The Missing 2020 Pew Study Headlines

Imagine if we read the data differently…

The Pew Research Center’s new study, “Jewish Americans in 2020,” is full of rich data about Jewish identity, observance and culture. Researchers surveyed almost 5,000 Jews, selected from a screener of almost 64,000 people, to draw conclusions about the American Jewish community. The data is distilled into over 200 pages of charts and narrative, and provides crucial information that is sure to inform Jewish professionals, clergy and lay leaders for years to come.

By necessity, though, the charts throughout choose one data point to construct a narrative. This is not a complete picture of what the data says. I would challenge us all to try to read this data through various lenses. Here are some starting points.

And if you missed our discussion “Pew Research Center’s 2020 Survey on Jews in the U.S.: Diversity and Complexity of Identity Among Interfaith Couples, Jews of Color and LGBTQ Families,” you can watch it here. (Scroll down to the bottom of the page.)

1. Instead of…

Imagine…

The majority of Jews married to people of a different background raise their children Jewish.

2. Instead of…

Young adults identify as Jewish chart

Imagine…

More than two times as many people with one Jewish parent between the ages of 18 and 49 identify as Jewish than those ages 50+.

…or

A majority of people who grew up Jewish and are married to somebody who is not Jewish still identify as Jewish.

3. Instead of…

Those who don't attend services

Imagine…

More than half of Jews who do not belong to a synagogue say they express their Jewishness in other ways.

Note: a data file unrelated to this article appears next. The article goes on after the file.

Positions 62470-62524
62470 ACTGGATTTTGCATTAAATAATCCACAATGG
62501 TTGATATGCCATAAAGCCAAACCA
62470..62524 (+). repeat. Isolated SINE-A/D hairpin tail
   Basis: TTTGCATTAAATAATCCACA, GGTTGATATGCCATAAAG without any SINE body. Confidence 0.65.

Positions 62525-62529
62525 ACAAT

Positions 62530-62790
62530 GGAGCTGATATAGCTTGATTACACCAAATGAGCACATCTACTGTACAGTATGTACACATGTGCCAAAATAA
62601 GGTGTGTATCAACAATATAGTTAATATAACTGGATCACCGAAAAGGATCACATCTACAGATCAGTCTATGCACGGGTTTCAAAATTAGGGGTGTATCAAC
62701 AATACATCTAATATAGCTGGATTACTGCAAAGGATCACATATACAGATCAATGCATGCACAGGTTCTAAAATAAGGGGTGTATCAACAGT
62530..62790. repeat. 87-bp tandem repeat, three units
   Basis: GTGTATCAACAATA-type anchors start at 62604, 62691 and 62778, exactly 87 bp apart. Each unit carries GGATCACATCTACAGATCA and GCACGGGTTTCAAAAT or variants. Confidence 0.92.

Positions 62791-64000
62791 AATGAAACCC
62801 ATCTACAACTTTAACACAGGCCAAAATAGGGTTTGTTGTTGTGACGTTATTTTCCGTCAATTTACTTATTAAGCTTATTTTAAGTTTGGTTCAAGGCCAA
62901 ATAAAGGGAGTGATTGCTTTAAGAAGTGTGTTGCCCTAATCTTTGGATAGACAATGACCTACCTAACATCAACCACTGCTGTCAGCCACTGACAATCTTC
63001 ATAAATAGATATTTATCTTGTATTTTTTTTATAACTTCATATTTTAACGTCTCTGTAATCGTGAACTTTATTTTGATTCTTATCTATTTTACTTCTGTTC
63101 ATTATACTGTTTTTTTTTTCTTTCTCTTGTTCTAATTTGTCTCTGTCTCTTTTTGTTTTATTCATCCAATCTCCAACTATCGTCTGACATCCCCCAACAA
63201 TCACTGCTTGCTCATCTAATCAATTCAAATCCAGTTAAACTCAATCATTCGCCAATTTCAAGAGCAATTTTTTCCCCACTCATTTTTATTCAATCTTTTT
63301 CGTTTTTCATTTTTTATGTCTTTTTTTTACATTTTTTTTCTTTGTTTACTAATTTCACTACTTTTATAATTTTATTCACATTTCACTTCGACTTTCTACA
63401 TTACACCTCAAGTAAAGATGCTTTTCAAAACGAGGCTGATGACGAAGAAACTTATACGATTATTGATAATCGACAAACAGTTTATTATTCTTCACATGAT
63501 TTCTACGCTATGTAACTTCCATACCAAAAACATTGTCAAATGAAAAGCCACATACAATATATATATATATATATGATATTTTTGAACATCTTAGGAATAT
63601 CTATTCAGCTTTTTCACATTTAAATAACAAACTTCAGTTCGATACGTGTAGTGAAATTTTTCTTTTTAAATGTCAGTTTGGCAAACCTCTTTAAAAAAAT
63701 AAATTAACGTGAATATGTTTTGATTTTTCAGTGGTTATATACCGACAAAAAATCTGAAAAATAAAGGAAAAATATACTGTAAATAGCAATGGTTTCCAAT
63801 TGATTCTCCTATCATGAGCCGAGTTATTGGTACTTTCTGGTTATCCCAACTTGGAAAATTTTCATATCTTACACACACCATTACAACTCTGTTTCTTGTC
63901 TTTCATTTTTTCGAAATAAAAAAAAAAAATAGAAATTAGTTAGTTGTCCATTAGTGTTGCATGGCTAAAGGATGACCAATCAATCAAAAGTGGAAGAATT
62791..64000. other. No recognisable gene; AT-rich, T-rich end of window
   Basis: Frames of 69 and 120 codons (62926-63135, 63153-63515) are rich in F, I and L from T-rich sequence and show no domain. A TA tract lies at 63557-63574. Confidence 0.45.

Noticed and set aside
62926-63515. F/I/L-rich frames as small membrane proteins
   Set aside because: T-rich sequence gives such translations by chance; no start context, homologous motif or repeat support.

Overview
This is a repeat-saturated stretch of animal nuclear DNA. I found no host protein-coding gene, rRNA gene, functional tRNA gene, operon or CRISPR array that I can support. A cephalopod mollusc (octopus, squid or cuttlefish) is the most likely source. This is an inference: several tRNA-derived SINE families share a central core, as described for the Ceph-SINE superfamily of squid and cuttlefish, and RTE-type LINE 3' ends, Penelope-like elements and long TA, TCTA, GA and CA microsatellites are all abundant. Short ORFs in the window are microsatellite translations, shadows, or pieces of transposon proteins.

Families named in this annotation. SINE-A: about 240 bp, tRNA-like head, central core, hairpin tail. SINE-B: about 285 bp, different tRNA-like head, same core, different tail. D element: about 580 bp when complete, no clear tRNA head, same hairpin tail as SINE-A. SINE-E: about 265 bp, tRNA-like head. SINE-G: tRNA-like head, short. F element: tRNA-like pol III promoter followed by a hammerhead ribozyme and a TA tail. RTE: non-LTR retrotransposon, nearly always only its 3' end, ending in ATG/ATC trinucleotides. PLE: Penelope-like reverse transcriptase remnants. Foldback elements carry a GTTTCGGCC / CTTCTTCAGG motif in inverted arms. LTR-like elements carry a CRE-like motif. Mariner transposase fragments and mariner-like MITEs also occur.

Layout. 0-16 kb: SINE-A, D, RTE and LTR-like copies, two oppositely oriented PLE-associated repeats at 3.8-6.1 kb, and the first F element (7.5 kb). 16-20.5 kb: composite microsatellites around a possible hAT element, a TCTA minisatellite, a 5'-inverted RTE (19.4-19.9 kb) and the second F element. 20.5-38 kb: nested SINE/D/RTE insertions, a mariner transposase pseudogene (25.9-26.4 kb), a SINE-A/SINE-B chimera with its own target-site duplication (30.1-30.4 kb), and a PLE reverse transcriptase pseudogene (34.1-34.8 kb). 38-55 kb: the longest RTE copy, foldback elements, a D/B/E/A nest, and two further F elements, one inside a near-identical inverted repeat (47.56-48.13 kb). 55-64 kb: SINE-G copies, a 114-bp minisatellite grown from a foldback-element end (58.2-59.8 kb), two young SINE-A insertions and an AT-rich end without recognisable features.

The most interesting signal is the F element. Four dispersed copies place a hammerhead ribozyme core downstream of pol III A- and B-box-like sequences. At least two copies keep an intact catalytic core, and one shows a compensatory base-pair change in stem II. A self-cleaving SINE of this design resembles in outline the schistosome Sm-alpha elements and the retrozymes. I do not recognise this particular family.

4. Instead of…

Rabbis should perform interfaith marriages

Imagine…

80% of Jews married to somebody who is not Jewish believe that rabbis should officiate at interfaith weddings.

Or…

A majority of Jews in the Conservative movement believe that rabbis should officiate at interfaith weddings.

Or…

67% of Jews age 65+ believe that rabbis should officiate at interfaith weddings.

5. Instead of…

Imagine…

65% of Jews married to people who are not Jewish say that being Jewish is important to them.

6. Instead of…

Imagine…

More than 60% of Jews whose spouse is not Jewish report sharing Jewish culture and holidays with friends of different backgrounds.

7. Instead of…

Imagine…

Almost an equal number of Jews between ages 18 and 29 have two Jewish parents as have one Jewish parent.

We have the opportunity to look at these survey results in ways that give us insight into what is important to the communities we work with. The data that tells us that for many interfaith families, Jewish identity is an important part of their lives.

Join me on June 1 at 1pm EDT to explore more of what the Pew study can tell us about interfaith families. Join me again on June 22 at 1pm EDT for a webinar on Unpacking Bias to look at how the stories we tell ourselves impact our ability to fully engage interfaith families into our communities.

And in the meantime, I invite you to find a chart in the Pew survey and read the data at least one different way. See what other stories the study has to tell you.


Tema Smith

Tema works in partnership with Jewish professionals, educators, clergy and lay leaders to help them develop the skills and tools they need to fully embrace interfaith couples and families. Before joining 18Doors, she was a synagogue professional, most recently as membership director of a large congregation, and completed a certificate in Interfaith Families Jewish Engagement at Hebrew College where she was a fellow.

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Author: Tema Smith

Director of Professional Development